It’s 3 a.m. on another sleepless night. What will it take to finally catch some Zs? For most, a jolt of caffeine is the worst possible option, but at least for the mice in a recent Nature Medicine study, who suffered from a certain type of sleeplessness, it actually the tonic that eventually helped them get to bed. They were forced to stay awake so the researchers could study how sleep deprivation affects their sensitivity to pain — which it did, a lot. And because the mice were in pain, they couldn’t sleep.
The vicious pain-sleeplessness cycle, which many humans experience, is what the research team, from the Boston Children’s Hospital, wanted to investigate. They already knew that people living with chronic pain conditions had trouble sleeping at night and that feeling tired the next morning only made the pain feel worse. In the study they published Monday, they investigated what they could use to treat that pain and break the cycle.
Normally, doctors turn to painkillers, like ibuprofen or morphine, to do the trick. But the problem with these is that they seem to be less effective when they’re given to sleep-deprived patients. In the study, they didn’t make the tired mice (who were kept up for hours on end with mouse “entertainment,” like chew toys and nesting objects) any less sensitive to pain, which the researchers measured by analyzing how long it took for them to respond to heat, cold, pressure, and a pain-inducing chemical (capsaicin, from chili peppers) compared to their healthy, well-rested control counterparts. The researchers reasoned that a larger dose of painkillers must be needed for treating sleep-deprived patients, which can have scary side effects.
What did make the mice less sensitive to pain, however, were drugs that increased their alertness, like the ubiquitous caffeine and the narcolepsy-turned-“smart”-drug modafinil. And by making the mice less sensitive to pain, these wakefulness drugs, counterintuitively, were thought to lead to a better sleep.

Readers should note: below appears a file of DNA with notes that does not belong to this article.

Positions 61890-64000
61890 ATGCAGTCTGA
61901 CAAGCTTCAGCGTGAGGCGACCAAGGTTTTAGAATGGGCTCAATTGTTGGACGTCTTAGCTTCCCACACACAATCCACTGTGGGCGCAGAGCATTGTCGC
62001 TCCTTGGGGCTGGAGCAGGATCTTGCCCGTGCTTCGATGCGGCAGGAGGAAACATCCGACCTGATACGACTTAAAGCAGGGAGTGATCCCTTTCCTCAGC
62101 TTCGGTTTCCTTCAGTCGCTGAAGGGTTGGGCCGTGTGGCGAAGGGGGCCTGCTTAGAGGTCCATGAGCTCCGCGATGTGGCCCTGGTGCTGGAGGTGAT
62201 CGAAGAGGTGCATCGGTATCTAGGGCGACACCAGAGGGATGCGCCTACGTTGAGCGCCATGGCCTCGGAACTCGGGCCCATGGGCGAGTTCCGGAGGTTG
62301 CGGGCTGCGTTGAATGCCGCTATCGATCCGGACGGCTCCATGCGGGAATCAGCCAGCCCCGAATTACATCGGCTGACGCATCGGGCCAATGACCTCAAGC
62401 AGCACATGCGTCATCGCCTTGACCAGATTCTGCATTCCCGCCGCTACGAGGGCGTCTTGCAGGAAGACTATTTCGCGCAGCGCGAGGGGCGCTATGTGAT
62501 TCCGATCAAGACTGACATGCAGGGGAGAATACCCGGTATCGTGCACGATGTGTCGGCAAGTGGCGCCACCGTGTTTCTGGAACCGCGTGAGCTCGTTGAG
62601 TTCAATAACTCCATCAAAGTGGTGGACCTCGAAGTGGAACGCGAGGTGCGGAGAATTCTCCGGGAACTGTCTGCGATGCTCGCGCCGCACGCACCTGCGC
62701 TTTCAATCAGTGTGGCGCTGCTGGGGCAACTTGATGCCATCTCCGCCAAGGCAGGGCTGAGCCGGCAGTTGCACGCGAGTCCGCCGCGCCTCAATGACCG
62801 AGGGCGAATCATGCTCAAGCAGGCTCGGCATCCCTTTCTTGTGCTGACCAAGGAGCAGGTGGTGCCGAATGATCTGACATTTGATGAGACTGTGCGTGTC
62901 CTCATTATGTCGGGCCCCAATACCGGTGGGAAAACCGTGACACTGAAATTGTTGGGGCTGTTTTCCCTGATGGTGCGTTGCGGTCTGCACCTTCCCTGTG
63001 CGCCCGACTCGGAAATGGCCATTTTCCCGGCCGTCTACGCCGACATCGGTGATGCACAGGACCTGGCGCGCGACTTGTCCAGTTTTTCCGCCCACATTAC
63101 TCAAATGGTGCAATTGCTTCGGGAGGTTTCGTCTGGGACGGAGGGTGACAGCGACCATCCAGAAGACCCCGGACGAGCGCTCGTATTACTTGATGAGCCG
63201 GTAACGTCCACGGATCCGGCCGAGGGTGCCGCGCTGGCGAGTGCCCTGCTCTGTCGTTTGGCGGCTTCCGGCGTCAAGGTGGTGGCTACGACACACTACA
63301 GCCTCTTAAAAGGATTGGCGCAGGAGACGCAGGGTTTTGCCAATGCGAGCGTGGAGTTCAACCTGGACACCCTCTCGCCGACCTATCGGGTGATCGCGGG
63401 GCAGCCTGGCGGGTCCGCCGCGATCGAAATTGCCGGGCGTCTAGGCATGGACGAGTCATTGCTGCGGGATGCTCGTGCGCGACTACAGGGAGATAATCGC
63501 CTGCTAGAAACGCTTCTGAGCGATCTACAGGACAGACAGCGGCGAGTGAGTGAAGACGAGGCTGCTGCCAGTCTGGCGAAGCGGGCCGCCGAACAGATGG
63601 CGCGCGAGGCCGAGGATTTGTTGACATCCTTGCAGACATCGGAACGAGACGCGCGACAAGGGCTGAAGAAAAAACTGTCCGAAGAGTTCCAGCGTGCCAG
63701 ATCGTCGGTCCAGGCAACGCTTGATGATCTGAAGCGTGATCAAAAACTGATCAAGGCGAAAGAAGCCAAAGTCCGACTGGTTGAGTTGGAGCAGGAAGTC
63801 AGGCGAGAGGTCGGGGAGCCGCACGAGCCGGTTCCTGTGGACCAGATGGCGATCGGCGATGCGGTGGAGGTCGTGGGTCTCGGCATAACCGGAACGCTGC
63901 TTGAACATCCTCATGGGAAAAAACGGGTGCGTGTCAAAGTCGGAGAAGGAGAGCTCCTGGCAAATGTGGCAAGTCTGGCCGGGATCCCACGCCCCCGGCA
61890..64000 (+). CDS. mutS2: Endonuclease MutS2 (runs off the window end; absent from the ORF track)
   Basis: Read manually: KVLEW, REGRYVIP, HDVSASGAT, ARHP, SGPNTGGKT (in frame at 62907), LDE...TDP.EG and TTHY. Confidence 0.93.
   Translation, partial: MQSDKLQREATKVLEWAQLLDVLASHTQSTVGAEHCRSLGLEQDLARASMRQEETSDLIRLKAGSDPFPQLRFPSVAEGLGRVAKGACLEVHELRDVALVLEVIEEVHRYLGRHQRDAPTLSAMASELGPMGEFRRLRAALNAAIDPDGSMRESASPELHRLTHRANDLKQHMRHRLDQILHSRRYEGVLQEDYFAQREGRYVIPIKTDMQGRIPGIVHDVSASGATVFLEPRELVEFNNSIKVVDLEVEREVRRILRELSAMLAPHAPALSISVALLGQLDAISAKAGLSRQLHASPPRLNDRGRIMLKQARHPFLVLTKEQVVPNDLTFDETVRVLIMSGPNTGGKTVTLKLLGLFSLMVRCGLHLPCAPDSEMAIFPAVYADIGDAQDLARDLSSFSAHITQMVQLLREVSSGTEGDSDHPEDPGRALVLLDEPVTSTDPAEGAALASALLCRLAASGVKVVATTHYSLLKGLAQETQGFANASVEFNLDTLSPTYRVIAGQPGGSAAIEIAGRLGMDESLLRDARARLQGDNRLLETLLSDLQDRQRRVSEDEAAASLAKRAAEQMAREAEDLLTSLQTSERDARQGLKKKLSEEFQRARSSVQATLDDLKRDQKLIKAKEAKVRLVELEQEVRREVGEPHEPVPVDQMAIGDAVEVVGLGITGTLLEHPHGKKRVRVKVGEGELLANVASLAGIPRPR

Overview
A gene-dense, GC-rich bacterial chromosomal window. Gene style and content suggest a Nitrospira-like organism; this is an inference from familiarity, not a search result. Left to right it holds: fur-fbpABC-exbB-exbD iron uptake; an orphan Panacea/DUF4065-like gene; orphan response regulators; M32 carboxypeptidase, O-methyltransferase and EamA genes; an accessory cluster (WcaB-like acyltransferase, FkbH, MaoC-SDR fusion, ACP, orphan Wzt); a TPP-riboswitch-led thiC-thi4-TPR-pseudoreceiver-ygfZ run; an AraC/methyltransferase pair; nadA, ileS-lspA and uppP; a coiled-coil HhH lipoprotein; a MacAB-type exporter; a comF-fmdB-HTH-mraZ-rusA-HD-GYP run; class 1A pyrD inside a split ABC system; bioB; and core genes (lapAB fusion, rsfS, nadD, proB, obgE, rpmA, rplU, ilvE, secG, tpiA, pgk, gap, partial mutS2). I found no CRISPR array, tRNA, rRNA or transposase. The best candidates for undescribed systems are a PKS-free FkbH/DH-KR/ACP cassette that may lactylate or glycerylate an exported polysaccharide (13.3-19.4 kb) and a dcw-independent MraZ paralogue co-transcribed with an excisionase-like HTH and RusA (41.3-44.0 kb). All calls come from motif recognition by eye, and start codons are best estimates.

“This represents a new kind of analgesic that hadn’t been considered before, one that depends on the biological state of the animal,” said Clifford Woolf, Ph.D., director of the Kirby Center at Boston Children’s Hospital, in a statement. “Such drugs could help disrupt the chronic pain cycle, in which pain disrupts sleep, which then promotes pain, which further disrupts sleep.”
The idea that alertness drugs can help treat pain isn’t totally new. Researchers have known since the 1960s that caffeine can act as an adjuvant — a compound that’s administered with another to boost its effects — when paired with analgesics. For that reason, common painkillers, like aspirin, acetaminophen, and other NSAIDs, are sometimes sold in caffeinated forms.
However, it’s been less clear that alertness drugs have any painkilling ability on their own. In this particular study, caffeine and modafinil seemed to do just that. But more surprisingly, giving the sleep-deprived mice these drugs dulled their pain sensitivity “without affecting sleep debt.” Strangely, the drugs didn’t have the same effect on well-rested mice: They felt the same level of pain with or without them.
Scientists still don’t know why wakefulness drugs have an effect on pain sensitivity — in the paper, they speculate that it might have something to do with their involvement with the dopamine system — but they do know that they’re effective enough to start trying on humans. While they’re not suggesting that chronic pain sufferers make the twilight coffee a habit, they’re saying that these people could break the pain-sleeplessness cycle with a one-two punch — wakefulness drugs and analgesics to kill pain during the day, coupled with sleep-promoting drugs at night.